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    I disagree. (respectfully)

    Here's my understanding of evolution.
    Evolution is a pattern.
    We can express this pattern Geometrically.

    we constuct math models to similate the Evolution of the Earth and to solve complex problems in manufacturing, research and even in Solar System Design.

    as humans, the ability to read minds or forsee possible futures would be very beneficial.
     
  18. scilosopher Registered Senior Member

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    IO,
    Most evolution models depend on the concept of random mating. This is clearly not true in Humans (when they are sober at least ; ). I can envision people with psychic abilities (or psychological problems), forming an isolated breeding pool with people they understanc/resonate with/form psychic bonds with others and "artificially" selecting for such genes (really groups of genes).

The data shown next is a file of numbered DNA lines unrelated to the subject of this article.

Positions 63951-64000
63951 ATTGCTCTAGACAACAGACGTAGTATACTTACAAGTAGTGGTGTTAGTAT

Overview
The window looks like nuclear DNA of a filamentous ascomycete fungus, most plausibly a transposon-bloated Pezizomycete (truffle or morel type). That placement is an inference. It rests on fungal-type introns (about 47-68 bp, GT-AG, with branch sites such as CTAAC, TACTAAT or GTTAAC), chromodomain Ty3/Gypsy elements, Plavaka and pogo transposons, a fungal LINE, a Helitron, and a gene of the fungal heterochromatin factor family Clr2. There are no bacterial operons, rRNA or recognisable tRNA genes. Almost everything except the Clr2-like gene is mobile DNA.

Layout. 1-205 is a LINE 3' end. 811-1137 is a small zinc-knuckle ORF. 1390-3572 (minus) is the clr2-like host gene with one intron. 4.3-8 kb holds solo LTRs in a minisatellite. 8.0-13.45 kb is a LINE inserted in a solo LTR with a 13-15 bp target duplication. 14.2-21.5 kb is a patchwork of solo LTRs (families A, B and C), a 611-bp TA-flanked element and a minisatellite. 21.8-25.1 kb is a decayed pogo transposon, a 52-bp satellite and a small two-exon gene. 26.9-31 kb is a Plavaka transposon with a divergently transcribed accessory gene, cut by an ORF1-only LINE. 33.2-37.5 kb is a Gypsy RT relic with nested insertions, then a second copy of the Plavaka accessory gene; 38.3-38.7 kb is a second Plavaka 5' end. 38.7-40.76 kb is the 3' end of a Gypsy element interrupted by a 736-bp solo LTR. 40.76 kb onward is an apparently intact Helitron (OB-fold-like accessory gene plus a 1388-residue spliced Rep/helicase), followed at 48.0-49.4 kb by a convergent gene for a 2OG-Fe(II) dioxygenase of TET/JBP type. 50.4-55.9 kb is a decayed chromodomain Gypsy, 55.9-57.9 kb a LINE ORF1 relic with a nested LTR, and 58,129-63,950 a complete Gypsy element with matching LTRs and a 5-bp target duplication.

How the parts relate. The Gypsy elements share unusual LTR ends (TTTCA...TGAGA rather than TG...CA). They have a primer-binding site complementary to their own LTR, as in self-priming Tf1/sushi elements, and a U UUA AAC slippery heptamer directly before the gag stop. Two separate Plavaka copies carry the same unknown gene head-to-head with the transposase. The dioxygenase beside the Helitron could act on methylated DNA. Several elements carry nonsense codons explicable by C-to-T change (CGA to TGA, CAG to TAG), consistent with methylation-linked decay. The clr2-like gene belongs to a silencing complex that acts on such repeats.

If the human genome does have 36000 genes and there are 2 alleles at each locus then there are 1.2e10837 possible gene combinations. This is way more than the number of people on this planet. Different combinations will give the genetic/biochemical systems different functional characteristics. We don't need mutations to evolve, we already store them in our population as a whole.

    Whether or not it's likely to happen is not really subject to scientific analysis at this point, especially in the absence of a purported future sense. In terms of ESP, a lot of information is out there which we filter. As others have pointed out, I'm not sure we need more/better senses to understand the world better (or other people). I think we might just need better brains or better educational techniques to make better use of the ones we have.